WESTON, Conn. Charlotte Rogan, Westport author of The Lifeboat, discussed the novel and her writing philosophy at Lunch and Learn, an event sponsored Tuesday afternoon by the Friends of the Weston Library.
Rogan said it took her 10 years to write The Lifeboat. It's the story of how a 22-year-old woman survives three weeks on a lifeboat and the courtroom battle that followed after she was charged with murdering a companion on the boat.
She read a few passages from the book and devoted most of her talk to discussing truth in fiction. Paintings and photographs of shipwrecks and lifeboat scenes, including portrayals of the Titanic, were used to display Rogans ideas about fiction.
Truth is not the same as certainty, she said. But she believes fiction can generate deeper truths and can better portray truth than nonfiction.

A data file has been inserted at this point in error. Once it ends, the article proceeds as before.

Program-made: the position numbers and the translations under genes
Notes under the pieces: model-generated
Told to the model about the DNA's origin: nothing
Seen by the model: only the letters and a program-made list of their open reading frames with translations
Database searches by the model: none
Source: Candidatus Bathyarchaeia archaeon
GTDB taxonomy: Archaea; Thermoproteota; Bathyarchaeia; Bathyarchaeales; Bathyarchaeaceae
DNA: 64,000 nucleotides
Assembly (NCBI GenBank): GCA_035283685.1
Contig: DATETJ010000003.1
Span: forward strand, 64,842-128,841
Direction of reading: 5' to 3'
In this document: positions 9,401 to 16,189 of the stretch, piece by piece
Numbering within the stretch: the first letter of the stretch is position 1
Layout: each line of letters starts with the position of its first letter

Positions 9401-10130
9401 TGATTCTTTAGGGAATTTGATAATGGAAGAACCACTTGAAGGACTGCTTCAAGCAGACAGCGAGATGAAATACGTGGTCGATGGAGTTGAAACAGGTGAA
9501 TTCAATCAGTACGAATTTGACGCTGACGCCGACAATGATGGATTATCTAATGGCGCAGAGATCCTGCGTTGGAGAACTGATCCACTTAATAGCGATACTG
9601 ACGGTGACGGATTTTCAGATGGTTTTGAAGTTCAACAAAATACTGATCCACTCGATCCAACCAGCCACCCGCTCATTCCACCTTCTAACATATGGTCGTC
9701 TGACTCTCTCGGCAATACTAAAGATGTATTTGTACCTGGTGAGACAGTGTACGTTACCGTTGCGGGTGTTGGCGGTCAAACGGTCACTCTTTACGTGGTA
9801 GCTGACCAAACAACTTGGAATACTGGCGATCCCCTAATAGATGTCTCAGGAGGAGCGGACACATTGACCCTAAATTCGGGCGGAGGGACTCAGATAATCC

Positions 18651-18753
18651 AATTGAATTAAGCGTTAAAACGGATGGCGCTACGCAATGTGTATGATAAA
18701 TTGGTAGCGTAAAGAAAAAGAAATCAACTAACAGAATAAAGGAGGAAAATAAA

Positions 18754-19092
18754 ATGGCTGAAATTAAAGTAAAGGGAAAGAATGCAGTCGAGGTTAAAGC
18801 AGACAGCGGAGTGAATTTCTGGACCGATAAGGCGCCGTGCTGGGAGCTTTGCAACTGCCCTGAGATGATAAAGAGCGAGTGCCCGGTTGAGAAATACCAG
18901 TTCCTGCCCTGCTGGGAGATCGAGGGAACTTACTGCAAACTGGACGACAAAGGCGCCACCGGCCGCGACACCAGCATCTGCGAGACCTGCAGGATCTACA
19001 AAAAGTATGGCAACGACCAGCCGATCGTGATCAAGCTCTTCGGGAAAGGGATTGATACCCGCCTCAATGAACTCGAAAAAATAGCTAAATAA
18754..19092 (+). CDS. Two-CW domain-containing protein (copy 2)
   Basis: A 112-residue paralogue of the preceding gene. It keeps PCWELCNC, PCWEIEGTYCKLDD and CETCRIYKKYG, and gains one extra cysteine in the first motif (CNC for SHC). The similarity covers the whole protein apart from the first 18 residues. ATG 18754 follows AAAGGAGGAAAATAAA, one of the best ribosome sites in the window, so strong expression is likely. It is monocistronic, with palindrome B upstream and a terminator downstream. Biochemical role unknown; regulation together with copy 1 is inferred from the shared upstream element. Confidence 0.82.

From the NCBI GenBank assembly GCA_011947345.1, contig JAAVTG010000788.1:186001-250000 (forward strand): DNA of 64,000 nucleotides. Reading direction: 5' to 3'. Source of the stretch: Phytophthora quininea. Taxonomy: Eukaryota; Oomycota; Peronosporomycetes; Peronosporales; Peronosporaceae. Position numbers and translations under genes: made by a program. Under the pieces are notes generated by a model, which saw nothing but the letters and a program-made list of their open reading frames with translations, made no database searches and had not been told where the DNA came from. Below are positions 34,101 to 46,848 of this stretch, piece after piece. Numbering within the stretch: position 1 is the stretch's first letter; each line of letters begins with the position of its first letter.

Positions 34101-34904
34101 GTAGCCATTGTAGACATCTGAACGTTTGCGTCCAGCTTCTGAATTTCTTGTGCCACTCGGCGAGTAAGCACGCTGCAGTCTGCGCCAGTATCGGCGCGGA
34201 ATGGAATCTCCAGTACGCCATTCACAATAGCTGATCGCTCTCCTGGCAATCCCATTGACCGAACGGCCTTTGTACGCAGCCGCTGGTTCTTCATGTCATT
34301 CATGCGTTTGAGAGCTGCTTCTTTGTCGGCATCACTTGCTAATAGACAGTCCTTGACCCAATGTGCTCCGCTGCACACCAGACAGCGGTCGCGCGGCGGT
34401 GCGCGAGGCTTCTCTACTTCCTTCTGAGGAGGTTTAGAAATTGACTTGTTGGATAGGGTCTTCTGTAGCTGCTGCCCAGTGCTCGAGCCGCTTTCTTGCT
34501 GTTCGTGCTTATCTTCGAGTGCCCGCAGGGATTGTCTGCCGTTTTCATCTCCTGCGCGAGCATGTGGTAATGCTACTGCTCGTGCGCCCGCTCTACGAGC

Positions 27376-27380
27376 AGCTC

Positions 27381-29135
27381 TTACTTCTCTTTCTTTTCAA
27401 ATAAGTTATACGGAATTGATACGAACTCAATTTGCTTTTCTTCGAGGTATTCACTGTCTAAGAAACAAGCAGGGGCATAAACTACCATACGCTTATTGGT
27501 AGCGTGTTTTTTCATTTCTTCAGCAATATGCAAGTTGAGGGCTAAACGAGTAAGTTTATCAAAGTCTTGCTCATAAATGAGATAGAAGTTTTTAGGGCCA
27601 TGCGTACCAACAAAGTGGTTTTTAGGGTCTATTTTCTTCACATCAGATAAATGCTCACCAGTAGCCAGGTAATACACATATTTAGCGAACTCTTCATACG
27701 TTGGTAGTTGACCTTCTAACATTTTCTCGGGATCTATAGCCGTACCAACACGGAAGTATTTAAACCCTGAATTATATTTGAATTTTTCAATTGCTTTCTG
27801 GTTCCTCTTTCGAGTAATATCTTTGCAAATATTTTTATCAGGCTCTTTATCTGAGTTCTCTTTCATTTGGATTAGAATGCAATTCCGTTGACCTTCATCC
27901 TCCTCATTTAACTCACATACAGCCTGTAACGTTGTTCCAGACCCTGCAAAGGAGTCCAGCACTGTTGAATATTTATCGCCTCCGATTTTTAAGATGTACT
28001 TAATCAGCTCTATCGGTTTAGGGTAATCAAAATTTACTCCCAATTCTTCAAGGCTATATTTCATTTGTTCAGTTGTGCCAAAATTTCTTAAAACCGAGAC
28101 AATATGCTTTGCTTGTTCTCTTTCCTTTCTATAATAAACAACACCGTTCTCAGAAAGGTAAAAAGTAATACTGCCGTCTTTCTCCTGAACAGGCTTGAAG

She used works of nonfiction to research her novel, including 19th-century accounts of the prosecutions of sailors for killing other lifeboat passengers. They were killed as an act of cannibalism to feed the other passengers, which reveals the moral dilemma of the lifeboat situation, she said.
Nancy Hammerslough, a publisher from Weston, said Rogan was one of the most articulate speakers about her book. I loved the book and what she had to say about it, which made the book even better.
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